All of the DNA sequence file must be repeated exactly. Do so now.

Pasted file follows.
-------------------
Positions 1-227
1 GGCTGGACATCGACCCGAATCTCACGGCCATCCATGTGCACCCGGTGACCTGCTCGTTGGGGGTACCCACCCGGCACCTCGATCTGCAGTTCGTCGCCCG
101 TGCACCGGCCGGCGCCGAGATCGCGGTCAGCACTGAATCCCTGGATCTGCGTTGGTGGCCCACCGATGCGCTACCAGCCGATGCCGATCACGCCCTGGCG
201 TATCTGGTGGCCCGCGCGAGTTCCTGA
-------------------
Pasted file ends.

Positions 1-227
1 GGCTGGACATCGACCCGAATCTCACGGCCATCCATGTGCACCCGGTGACCTGCTCGTTGGGGGTACCCACCCGGCACCTCGATCTGCAGTTCGTCGCCCG
101 TGCACCGGCCGGCGCCGAGATCGCGGTCAGCACTGAATCCCTGGATCTGCGTTGGTGGCCCACCGATGCGCTACCAGCCGATGCCGATCACGCCCTGGCG
201 TATCTGGTGGCCCGCGCGAGTTCCTGA